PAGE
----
Whose Job Is Social Media?

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Social media marketing is a misnomer because these efforts should not be limited to your organization’s marketing staff. In many companies, marketing departments spearhead social media efforts, but successful execution involves many groups, including sales, customer service, multiple brand or product teams, recruiting, IT, legal, compliance, and partners, such as your affiliates, resellers, and your PR agency (see Figure 2). Because it is your customers and not
you driving the conversations on Facebook, you never know where the conversation will go. This means that all hands need to be on deck to continually engage fans and be ready to respond in real time.

Understand that social media will naturally break down barriers in your organization. Take, for example, a negative customer post on your Facebook Page about a defective product purchased from your company. Though the customer issue itself might need to be resolved through your support department, the issue might also require action by your product development and PR teams. Does your company have the systems, policies, and procedures to address
these complex workflow requirements in real time?

Customers view your organization as a single entity. They expect a consistent and cohesive experience across all their interactions with your various departments. They do not know or care about the politics or communication gaps within your company. And they are not going to wait around to see whether your company figures out Facebook.

Facebook is the ultimate test

Facebook is the ultimate test of an organization’s ability to collaborate,
communicate, and coordinate internally and externally across multiple different
groups, each of which plays an important role in providing an exceptional customer
experience.

In addition to cross-functional collaboration, successful social media execution requires coordination and education up and down the chain of command:

► Executives—Executives need to set the social media priority and agenda for the company. It’s tremendously
valuable for executives to take the time to understand and learn social media for themselves, even if day-to-day Facebook marketing efforts are generally delegated to frontline employees. Staying close to the customer voice allows
executives to determine where social media fits best in the organization, communicate strategic goals, allocate adequate budget and resources, and ensure all the right teams are involved internally. In fact, a growing number of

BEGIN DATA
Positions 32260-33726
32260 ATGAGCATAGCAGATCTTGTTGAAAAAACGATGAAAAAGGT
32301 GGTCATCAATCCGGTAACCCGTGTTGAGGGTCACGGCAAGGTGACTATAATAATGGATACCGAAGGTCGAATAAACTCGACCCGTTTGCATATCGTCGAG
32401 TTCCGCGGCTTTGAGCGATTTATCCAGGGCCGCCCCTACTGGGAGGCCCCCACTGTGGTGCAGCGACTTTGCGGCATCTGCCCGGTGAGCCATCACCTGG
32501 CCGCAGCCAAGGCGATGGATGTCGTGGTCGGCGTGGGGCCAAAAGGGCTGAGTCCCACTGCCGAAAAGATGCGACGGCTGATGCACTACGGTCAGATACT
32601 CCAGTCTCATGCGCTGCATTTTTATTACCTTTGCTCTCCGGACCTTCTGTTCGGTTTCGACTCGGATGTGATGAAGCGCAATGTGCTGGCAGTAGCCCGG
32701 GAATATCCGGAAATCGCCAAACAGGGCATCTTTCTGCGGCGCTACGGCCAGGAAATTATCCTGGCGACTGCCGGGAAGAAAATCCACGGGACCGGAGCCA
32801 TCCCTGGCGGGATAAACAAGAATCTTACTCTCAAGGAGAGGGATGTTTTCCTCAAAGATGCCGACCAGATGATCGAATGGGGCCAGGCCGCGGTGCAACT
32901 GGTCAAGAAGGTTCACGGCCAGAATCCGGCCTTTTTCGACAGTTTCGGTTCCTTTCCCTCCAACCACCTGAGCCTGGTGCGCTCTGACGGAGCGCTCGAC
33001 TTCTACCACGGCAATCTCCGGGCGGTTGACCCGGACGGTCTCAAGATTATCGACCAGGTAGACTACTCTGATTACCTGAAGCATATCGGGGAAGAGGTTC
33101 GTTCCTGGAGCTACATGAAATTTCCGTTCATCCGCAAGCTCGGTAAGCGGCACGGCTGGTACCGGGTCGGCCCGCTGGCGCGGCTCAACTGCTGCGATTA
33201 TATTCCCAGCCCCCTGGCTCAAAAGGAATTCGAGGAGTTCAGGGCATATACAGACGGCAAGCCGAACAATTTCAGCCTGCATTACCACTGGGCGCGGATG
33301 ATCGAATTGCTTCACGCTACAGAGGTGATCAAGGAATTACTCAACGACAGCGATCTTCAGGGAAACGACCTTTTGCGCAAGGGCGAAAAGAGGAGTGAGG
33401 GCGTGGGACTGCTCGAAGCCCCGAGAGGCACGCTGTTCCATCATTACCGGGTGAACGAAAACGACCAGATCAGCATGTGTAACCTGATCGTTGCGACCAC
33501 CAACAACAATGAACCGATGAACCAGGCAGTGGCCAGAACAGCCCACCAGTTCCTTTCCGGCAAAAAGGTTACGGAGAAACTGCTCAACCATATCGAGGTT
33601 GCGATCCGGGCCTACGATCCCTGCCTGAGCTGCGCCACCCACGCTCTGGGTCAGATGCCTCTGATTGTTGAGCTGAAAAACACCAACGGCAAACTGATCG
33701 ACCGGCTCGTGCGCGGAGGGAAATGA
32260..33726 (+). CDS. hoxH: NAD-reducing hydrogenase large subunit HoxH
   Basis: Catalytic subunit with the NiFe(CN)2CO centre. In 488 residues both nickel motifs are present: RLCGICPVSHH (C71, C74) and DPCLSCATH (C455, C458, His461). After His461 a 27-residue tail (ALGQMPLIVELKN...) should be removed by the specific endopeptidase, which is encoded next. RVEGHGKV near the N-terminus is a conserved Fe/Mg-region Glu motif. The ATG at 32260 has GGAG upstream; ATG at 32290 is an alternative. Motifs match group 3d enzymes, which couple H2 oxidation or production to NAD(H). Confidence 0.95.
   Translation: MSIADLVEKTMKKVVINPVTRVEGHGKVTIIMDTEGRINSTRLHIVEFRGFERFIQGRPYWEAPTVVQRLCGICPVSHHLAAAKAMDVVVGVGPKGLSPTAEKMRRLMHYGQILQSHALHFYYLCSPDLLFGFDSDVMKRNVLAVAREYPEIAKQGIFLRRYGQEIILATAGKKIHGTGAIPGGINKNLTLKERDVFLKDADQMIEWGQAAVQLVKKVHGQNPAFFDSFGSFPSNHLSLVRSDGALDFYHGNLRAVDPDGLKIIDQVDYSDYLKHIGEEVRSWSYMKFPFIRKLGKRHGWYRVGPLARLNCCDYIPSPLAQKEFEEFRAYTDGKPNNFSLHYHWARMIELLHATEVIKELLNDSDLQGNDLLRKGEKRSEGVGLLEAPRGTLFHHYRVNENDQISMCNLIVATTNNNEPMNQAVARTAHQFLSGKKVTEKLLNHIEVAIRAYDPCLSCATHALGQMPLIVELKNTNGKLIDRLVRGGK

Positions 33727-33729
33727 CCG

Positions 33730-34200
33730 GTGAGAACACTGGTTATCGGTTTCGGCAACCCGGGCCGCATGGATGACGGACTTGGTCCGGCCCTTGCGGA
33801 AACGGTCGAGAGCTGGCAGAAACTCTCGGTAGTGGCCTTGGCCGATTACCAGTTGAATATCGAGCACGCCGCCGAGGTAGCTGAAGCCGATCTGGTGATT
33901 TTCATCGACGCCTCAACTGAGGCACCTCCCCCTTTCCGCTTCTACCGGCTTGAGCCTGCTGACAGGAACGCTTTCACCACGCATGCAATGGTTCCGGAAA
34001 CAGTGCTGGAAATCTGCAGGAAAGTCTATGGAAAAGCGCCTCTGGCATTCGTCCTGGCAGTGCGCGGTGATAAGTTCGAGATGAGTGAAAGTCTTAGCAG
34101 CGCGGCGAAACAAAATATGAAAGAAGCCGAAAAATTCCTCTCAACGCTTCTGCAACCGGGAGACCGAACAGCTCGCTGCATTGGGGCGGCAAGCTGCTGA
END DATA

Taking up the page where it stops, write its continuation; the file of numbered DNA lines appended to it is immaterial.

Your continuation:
executives (most often CEOs and VPs of Marketing) are even creating public profiles as a further means of connecting with and providing updates to customers, investors, and press. In a world where people are growing increasingly accustomed to “following” celebrities and CEOs, companies can build emotional loyalty by nurturing a sense of personal connection to corporate leadership. These social network updates often feel more personal and credible, even though in many cases they are crafted behind the scenes by PR staff.

► Line managers—Successful execution on Facebook requires aligning social media efforts with existing digital and offline strategies, building business cases for executive buy-in, and proving out return on investment (ROI). The
real-time and highly transparent nature of Facebook initiatives are forcing mid-level managers to adapt to a rapidly changing technology environment while educating and managing both up and down the chain of command.
The good news is social media provides a wealth of careerdefining opportunities. Managers who invest in leading and defining these efforts can have a tremendous impact on the organization.

► Corporate employees—Chances are good that a large number of your employees are on Facebook, at minimum for personal use and in some cases on behalf of your company. These employees represent your brand. It is therefore imperative that corporate establish and communicate clear policies and guidelines on who is allowed to participate and what’s okay to share, as well as put systems in place to track these conversations.

Just about everyone in your organization can benefit from some level of Facebook education. This is why a growing number of companies, such as Zappos, are even incorporating social media training into new hire orientation. Employees should also be encouraged to follow brands they like and to experience Facebook marketing as a consumer. This helps them understand what it’s like to be on the receiving end of corporate social media campaigns so they can develop a more authentic brand voice. If 2010 was the year you started wondering if you could afford to educate your
employees about Facebook, then 2011 will be the year you’ll be asking yourself whether you can afford not to.